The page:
Have you ever had the experience where you had a conversation that seemed relatively ordinary until after the fact? Most of us have experienced this sort of retroactively meaning in our lives. Life would be different now, because what was normal ended.
Here we find ourselves on Christmas day yet again. This year the meteorologists have forecast the weather in St. Louis at 50 degrees for later today – less than ideal for any dreams of a white Christmas, though certainly closer to what one might find in Bethlehem. Christmas is here, but with the warmth of much of this December, it almost feels delayed.
In our general smartphone guide, we laid out the basic smartphone situation and then looked at Microsoft’s Windows Phone 7 and Apple’s iOS. In this piece we move on to a sampling of Android phones available this holiday season. Whether you are looking to give someone an Android handset for Christmas, or are thinking about picking one up for yourself, these contenders cover a good deal of the Android landscape this season, ranging from the impressively affordable AT&T Impulse 4G to Samsung’s flagship Galaxy S II.
Trying to pick out a smartphone for someone for Christmas is a difficult task. There are now dozens of potential contenders, priced from free to hundreds of dollars. How can you pick out one that will delight your recipient and serve him or her well for years to come? OFB Labs has thoroughly tested ten of the most recent smartphone offerings from AT&T, Sprint and Verizon to help you sort out which are best for your gift giving this year – or for picking up as a gift to yourself with some Christmas money.
With the Kindle Fire’s impending release adding yet another interesting dimension to the tablet market, selecting a tablet to give as a gift this season has become all the more complicated. More than likely, Amazon’s entry will dramatically change the playing field, but other tablets continue to have significant merits that make them worthy of gifting consideration this year. We look at the cream of the crop of those other tablets in light of the new Kindle, below.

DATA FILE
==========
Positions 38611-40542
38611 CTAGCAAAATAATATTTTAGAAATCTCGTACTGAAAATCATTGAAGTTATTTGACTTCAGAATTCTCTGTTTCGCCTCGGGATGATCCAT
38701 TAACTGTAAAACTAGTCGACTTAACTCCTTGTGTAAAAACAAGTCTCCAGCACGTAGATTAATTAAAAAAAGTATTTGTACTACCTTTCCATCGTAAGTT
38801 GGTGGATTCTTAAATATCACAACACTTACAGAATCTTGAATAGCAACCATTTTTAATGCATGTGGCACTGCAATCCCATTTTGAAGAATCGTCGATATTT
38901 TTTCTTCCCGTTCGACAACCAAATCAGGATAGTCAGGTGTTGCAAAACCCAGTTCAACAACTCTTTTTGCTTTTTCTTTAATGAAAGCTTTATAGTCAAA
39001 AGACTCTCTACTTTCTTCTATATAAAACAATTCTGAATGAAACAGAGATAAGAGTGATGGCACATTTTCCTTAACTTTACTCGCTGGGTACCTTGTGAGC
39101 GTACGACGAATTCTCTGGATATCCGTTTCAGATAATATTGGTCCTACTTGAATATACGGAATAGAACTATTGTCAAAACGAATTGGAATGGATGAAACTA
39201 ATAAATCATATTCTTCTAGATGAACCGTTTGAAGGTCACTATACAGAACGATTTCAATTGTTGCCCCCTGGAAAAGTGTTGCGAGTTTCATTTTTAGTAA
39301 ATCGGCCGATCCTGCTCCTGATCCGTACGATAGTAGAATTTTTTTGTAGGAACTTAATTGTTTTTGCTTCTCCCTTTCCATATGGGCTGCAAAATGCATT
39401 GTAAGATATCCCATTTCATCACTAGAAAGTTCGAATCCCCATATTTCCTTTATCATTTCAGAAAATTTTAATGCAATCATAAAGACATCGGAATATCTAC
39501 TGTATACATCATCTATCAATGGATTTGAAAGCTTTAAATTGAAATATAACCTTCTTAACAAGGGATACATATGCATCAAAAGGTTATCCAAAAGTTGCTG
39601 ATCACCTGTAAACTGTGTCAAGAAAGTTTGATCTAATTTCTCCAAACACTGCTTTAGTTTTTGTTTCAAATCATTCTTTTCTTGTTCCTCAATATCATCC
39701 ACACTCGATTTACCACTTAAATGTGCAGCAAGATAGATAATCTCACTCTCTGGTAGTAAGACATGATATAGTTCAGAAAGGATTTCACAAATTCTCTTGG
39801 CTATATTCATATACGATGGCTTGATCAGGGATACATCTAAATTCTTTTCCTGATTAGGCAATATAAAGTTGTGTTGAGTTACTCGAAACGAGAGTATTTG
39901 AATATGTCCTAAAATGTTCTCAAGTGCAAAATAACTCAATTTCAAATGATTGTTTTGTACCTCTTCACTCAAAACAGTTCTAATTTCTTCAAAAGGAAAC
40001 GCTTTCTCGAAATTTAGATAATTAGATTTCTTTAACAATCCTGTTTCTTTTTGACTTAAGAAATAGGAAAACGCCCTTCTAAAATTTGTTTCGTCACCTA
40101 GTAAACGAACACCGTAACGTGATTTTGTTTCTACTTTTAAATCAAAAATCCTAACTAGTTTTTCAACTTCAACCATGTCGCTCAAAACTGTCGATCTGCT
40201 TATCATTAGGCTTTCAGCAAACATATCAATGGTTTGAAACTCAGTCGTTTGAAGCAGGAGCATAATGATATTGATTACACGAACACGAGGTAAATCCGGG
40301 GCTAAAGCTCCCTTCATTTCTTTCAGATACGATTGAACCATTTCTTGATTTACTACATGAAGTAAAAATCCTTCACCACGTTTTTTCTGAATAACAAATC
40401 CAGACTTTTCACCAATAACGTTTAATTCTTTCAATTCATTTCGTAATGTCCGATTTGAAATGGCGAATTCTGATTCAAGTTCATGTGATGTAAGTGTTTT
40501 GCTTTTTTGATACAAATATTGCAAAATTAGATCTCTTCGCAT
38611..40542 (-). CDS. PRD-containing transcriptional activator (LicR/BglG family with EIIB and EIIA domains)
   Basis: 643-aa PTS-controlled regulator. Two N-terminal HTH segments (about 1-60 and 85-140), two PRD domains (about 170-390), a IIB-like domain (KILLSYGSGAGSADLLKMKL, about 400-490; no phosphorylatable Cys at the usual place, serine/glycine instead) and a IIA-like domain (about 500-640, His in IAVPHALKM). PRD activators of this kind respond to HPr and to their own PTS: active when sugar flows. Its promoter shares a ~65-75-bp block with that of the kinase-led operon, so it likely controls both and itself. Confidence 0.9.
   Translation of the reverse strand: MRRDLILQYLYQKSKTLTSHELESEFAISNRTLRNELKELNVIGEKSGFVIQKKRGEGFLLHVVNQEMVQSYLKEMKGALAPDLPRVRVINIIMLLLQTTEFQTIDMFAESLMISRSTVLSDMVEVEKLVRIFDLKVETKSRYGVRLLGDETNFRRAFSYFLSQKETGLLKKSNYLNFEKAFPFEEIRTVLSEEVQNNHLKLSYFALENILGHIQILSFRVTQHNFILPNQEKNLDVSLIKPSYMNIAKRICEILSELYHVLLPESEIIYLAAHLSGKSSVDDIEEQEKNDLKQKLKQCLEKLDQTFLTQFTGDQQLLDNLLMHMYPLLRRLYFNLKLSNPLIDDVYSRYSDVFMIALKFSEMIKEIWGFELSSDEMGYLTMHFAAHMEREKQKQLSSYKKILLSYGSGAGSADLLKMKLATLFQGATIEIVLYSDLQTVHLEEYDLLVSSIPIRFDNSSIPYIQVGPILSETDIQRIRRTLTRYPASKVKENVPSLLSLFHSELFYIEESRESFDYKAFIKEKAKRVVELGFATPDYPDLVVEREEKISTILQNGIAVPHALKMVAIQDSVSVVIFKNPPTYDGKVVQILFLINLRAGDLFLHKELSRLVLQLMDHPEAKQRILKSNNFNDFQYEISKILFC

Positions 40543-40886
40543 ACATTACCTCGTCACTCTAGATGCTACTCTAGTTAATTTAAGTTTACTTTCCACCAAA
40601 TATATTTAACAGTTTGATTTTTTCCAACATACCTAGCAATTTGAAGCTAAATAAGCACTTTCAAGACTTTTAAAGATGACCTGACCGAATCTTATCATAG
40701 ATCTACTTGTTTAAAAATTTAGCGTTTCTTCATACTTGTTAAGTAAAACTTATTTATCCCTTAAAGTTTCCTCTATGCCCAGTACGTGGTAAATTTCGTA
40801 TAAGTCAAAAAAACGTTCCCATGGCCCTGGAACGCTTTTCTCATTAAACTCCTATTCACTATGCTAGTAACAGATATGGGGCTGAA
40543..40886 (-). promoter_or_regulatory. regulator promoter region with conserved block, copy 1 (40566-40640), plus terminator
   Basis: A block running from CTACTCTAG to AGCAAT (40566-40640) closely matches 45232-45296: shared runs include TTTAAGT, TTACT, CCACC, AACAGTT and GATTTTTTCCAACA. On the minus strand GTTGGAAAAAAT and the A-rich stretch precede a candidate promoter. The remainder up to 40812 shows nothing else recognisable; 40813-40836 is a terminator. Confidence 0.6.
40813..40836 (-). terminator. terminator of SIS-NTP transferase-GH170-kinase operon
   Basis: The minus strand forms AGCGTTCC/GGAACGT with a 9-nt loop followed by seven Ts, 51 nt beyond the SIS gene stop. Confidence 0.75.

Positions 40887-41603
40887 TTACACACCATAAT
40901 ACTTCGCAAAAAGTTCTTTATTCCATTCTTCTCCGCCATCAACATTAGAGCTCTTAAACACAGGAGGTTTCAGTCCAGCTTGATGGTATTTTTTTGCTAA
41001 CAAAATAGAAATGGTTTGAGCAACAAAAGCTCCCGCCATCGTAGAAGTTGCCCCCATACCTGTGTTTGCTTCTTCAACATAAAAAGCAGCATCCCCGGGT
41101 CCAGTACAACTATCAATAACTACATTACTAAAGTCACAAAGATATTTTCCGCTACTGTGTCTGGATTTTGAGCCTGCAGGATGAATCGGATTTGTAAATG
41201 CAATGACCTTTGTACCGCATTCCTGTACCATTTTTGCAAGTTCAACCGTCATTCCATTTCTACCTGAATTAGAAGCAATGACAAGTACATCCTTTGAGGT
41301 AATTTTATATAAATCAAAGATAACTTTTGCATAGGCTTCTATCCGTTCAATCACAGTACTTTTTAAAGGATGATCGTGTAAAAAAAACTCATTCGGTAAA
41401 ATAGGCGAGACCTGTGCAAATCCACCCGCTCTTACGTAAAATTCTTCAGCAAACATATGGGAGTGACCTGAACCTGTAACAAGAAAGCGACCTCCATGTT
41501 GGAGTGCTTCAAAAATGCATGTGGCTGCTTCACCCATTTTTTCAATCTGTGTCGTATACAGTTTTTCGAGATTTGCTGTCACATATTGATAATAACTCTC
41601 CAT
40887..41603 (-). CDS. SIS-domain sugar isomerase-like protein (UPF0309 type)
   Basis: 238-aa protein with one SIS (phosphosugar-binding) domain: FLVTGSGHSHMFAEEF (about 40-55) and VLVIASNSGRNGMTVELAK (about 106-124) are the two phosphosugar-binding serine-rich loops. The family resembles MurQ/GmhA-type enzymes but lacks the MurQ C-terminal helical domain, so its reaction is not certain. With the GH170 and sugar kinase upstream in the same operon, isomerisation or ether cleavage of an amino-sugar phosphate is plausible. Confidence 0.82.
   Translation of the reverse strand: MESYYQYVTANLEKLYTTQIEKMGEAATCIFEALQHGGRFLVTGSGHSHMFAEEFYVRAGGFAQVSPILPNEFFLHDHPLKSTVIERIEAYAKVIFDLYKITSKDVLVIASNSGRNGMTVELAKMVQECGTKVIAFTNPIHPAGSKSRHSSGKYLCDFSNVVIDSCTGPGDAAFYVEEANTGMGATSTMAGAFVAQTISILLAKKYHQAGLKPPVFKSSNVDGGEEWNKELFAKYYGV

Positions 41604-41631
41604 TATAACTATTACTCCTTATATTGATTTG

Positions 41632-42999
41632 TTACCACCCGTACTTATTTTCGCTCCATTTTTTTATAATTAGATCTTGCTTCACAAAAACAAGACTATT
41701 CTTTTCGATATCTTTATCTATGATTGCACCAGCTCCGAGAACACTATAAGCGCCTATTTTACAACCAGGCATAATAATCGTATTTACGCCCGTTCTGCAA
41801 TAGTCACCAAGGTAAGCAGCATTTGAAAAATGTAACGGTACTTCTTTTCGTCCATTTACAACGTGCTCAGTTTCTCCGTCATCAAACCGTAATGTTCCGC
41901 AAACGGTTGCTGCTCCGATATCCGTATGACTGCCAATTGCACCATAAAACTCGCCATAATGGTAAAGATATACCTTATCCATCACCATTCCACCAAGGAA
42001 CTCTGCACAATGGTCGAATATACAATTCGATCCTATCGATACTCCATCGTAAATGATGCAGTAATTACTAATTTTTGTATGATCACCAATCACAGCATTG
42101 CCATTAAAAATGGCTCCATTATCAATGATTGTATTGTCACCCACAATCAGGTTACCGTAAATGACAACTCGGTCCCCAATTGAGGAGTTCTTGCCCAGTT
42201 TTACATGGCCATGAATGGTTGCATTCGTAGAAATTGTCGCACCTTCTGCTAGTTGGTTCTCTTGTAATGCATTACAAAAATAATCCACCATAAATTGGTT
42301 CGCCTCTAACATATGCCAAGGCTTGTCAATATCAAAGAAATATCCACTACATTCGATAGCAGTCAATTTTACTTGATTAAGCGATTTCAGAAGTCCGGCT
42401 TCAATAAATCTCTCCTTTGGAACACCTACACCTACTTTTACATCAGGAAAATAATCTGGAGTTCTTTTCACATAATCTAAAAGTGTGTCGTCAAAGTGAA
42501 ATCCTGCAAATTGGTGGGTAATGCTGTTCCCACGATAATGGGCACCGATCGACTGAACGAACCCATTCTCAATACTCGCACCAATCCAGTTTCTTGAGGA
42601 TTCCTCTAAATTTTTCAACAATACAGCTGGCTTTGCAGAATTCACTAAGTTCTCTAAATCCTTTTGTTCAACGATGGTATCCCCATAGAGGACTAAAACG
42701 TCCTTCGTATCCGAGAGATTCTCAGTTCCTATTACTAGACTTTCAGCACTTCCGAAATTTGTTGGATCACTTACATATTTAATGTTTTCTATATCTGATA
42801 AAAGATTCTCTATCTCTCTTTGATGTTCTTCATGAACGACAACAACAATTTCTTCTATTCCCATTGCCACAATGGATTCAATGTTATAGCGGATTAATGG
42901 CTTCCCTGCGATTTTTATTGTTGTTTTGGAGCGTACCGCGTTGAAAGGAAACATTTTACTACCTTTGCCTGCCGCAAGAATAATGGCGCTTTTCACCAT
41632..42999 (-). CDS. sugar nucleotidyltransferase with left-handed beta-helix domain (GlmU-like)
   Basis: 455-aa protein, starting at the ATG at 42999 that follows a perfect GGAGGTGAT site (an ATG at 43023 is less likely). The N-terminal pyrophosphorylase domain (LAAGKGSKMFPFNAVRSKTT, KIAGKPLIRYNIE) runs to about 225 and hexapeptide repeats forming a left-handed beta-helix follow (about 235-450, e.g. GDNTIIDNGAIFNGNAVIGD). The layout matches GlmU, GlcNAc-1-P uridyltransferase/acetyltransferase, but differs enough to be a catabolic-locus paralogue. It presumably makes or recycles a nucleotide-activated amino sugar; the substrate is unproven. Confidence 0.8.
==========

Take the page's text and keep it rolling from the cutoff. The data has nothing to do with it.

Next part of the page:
When news broke of Steve Jobs’s death, their was an outpouring of sadness from both those who knew the man and those of us who knew only the products his farsighted perfectionism had helped to mold. Amidst the mourning over a technology pioneer and visionary, there was a contrary opinion from another technology pioneer and visionary known for his nearly 30 year long campaign against proprietary software. Richard Stallman was glad Jobs would not be able to create any more “jails” to lock people in.
I remember as a boy shopping with my parents for our first computer that didn’t hook up to a TV. In the stores, there was the “open world” of PC’s and then that odd little section for people who insisted on closed, strange — gasp — Macs. Such a view was more a sign of a general misunderstanding of Macs than anything else, but the reputation has persisted for many. A new product launch from Adobe, however, shows just how wrong that reputation is.
I find myself inside a fireworks tent two days before opening at the beginning of the fireworks selling season. In this particular city, fireworks legally go on sale in temporary locations starting June 20 of each year. Sitting down a bit from me on the still bare table is an enthusiastic Chris Sander, the 28-year-old proprietor of Powder Monkey Fireworks (which, he carefully points out, is styled “powder monkey FIREWORKS”). I found myself here on a quest to learn more about how the fireworks business works, though as I listened to Sander’s insights, it became clear he was dispensing business wisdom applicable far more broadly than just his own market.
In many ways, 2011 is shaping up to be the year of 4G. Although Sprint launched its 4G network several years ago and Verizon went live with its own next generation network late last year, this is the year that phones and other 4G devices have finally become widely available. With each of the major carriers claiming to have a 4G network, Open for Business investigated to find out who offers the best choice for fast Internet access on the go.
Today opens up WWDC, Apple’s Worldwide Developer Conference. Apple has confirmed three major foci for the conference this year: iOS 5, Mac OS X Lion and iCloud. Word on the street points to major Twitter integration in the core of iOS as a key component to iOS 5, something that sounds interesting, but hardly earth shattering. Let’s go a step further: what if Apple’s Twitter integration work was a step towards an Apple purchase of Twitter?